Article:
Oh wow! You’re putting me on the spot here. There are numerous that come to mind, I feel I might like to do some venues across the continent. i might like to perform in West and East Africa, also as other parts of Southern Africa. If I even have to settle on one “iconic venue” … maybe Madison Square Garden in NY City.

That’s the right venue for a singer like yourself. I even have to ask about your skills as a vocalist, how did you become such a strong singer?

Thank you! I even have always said that I grew up as a gospel singer, I grew up singing within the church. once you sing in church, you learn such a lot about music and vocals and you’ve got to possess a strong voice to command that pulpit. So my church background definitely helped, then the remainder I assume is simply my natural gift.

But to be honest, I’ve been thinking of getting a vocal coach and it’s something I would like to figure on soon.

Are you joking? Shouldn’t you be the vocal coach?

[Laughs] the maximum amount as i feel I’m an excellent singer, i think a teacher could help me become even better and even more purposeful with my voice. Even Beyonce had a vocal coach. regardless of how good you’re, someone out there can still take you to a subsequent level.

Well, we’ve seen you sing everything from Afropop to the gospel and even RnB. As you expand your range, could we ever see you performing some of SA’s current mainstream genres like am a piano and gqom?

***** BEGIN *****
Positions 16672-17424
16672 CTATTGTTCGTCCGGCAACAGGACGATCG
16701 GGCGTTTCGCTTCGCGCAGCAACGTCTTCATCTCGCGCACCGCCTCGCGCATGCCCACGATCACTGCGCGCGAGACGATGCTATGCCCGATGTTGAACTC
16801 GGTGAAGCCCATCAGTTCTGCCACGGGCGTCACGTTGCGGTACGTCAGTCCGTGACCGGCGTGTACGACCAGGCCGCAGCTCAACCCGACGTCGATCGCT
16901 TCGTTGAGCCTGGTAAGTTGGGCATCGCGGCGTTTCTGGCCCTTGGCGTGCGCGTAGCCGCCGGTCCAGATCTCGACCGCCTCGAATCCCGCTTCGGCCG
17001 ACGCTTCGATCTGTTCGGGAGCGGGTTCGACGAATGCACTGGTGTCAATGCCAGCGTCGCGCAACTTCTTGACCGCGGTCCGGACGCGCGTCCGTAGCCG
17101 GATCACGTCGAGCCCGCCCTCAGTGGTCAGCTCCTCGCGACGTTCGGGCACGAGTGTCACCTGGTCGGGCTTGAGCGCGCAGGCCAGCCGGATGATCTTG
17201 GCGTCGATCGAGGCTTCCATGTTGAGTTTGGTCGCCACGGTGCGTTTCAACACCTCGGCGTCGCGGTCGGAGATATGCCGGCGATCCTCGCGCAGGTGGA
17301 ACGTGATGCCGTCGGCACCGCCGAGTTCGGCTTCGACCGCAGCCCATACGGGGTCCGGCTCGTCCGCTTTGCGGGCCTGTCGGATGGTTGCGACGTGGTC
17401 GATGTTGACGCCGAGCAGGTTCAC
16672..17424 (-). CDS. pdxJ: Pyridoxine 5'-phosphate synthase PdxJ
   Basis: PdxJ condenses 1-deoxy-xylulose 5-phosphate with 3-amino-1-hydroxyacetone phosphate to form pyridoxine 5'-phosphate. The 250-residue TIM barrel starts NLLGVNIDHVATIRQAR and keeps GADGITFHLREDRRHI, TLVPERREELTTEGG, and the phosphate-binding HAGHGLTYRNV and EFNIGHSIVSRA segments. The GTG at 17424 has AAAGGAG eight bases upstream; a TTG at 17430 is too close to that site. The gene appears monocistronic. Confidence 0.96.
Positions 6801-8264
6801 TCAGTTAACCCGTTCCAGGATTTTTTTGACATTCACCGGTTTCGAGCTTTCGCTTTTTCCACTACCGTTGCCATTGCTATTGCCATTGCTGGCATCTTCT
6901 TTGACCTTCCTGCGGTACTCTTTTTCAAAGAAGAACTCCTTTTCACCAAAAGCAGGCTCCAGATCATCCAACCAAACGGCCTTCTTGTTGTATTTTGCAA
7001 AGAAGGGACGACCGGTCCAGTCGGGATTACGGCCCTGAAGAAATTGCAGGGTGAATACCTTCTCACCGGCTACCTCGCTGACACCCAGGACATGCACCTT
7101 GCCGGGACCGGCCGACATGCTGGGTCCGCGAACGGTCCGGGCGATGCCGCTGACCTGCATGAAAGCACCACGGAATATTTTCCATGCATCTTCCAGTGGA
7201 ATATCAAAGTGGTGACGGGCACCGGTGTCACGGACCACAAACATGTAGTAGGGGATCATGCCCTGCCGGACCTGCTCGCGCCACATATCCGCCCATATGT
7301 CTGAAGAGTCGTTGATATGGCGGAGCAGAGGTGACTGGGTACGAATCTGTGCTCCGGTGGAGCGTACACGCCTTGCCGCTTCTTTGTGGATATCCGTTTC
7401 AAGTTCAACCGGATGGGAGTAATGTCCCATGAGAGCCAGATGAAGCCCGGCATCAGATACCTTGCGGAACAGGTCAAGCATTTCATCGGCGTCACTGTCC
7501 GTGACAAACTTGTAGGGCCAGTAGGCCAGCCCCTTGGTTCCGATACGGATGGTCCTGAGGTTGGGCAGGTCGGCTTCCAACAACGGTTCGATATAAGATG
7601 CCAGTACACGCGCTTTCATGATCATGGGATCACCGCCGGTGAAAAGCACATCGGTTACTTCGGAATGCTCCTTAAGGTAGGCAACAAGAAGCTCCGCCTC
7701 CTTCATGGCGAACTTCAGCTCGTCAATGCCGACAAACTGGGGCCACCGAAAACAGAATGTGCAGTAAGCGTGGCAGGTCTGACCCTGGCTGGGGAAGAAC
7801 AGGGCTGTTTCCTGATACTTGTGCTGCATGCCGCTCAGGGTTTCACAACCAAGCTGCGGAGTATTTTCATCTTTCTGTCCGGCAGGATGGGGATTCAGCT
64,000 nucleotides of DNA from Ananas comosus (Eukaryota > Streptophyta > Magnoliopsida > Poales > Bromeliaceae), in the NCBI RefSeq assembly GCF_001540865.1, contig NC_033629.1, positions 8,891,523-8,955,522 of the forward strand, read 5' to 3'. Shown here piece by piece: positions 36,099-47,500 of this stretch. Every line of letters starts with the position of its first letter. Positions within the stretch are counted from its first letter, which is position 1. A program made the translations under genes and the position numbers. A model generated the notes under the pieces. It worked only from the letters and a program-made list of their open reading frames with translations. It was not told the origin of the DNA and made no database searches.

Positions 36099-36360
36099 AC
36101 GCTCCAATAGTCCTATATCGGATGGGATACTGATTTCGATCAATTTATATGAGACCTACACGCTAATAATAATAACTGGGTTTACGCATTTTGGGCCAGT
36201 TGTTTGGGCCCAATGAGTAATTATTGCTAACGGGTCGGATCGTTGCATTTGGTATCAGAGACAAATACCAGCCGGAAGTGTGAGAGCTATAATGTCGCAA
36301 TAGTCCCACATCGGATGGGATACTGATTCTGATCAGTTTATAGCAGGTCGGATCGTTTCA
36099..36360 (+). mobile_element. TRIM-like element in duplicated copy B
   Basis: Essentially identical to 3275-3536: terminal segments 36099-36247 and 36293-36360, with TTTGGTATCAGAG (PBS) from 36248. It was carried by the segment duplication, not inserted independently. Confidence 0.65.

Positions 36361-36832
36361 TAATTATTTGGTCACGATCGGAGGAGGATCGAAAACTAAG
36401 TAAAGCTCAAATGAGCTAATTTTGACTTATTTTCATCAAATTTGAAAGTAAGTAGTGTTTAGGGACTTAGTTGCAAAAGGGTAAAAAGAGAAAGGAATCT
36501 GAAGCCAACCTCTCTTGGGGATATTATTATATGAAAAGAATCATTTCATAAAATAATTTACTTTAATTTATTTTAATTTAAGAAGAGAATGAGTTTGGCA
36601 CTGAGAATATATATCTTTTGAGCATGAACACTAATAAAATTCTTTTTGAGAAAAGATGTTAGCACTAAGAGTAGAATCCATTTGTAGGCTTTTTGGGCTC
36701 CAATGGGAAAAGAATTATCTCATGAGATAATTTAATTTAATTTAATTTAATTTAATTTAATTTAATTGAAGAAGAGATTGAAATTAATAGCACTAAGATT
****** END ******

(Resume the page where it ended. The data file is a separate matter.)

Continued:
NO! No, not me. [Laughs] Don’t get me wrong for one second, I really like both of these genres, and that i am not saying there’s anything wrong with gqom vocalists or amapiano singers in the least. It’s just not really fitted to my voice unless I don’t know if it’s possible to slow it down or something.

…But there are some soulful amapiano songs!

Okay, true. Let me say that I probably won’t do a gqom song, but if it had been a smooth and soulful, loungey amapiano song then maybe.

Any message to the country before 2021?

It’s been an extended year and that i know that we are all tired immediately but we still got to remain strong, remain disciplined for a few of the months ahead. It hasn’t been easy but a part of me believes the worst is behind us. Let’s just try our greatest to stay strong, remain diligent for these next few weeks or months until we’ve finally won this battle.